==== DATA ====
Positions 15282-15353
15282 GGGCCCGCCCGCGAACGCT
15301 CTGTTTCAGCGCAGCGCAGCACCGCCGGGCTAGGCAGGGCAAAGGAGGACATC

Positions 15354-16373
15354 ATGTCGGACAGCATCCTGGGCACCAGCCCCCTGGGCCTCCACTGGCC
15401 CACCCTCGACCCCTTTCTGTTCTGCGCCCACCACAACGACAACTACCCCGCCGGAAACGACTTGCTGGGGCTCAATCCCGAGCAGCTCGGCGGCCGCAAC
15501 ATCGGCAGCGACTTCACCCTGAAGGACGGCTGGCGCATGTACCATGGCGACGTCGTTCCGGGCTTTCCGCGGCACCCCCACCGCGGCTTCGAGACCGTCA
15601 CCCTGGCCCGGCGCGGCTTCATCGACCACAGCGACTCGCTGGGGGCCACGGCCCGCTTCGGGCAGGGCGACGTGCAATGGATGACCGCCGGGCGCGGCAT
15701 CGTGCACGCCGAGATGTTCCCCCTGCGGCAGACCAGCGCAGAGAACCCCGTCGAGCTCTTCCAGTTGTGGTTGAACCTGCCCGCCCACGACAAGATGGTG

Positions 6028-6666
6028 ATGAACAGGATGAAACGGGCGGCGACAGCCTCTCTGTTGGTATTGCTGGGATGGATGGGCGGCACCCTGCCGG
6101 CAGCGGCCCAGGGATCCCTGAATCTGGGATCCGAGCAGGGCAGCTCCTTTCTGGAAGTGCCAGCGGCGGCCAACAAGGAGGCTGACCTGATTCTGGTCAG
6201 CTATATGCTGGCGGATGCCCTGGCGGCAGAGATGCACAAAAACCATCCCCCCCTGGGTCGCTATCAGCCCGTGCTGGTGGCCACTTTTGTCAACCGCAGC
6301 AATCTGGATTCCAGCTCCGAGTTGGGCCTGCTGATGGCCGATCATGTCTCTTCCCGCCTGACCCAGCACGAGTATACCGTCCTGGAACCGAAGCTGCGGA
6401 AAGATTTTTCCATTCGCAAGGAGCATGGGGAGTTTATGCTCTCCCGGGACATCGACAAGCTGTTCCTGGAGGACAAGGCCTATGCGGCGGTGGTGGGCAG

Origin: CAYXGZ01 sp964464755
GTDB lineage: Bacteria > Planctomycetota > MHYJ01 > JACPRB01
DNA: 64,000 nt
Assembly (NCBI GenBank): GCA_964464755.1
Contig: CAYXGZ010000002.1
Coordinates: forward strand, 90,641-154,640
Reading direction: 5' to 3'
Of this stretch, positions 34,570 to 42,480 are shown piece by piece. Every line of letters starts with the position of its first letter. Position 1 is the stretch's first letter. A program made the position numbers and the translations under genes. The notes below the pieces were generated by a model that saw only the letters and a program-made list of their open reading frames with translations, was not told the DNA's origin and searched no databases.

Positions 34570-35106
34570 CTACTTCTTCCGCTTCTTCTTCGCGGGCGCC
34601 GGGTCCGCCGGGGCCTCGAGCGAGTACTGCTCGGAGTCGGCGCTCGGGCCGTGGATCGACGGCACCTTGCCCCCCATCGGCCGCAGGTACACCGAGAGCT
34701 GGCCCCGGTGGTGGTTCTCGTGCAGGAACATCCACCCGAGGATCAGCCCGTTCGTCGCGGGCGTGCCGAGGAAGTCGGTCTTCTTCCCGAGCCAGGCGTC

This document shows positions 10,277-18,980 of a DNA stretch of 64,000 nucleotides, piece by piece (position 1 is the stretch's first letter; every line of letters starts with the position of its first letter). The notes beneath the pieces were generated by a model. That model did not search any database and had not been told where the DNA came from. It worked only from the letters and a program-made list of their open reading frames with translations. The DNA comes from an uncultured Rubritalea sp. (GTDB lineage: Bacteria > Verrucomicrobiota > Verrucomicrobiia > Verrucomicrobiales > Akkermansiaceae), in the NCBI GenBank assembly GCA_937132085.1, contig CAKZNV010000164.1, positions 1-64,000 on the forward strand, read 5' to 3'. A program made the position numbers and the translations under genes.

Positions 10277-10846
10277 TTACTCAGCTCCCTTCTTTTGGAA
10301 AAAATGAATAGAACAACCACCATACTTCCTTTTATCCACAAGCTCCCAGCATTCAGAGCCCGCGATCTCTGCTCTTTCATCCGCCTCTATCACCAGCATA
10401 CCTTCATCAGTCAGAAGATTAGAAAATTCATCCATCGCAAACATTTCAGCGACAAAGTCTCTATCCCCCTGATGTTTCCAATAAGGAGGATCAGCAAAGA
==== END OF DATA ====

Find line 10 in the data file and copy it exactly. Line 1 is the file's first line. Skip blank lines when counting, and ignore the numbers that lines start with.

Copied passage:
Positions 6028-6666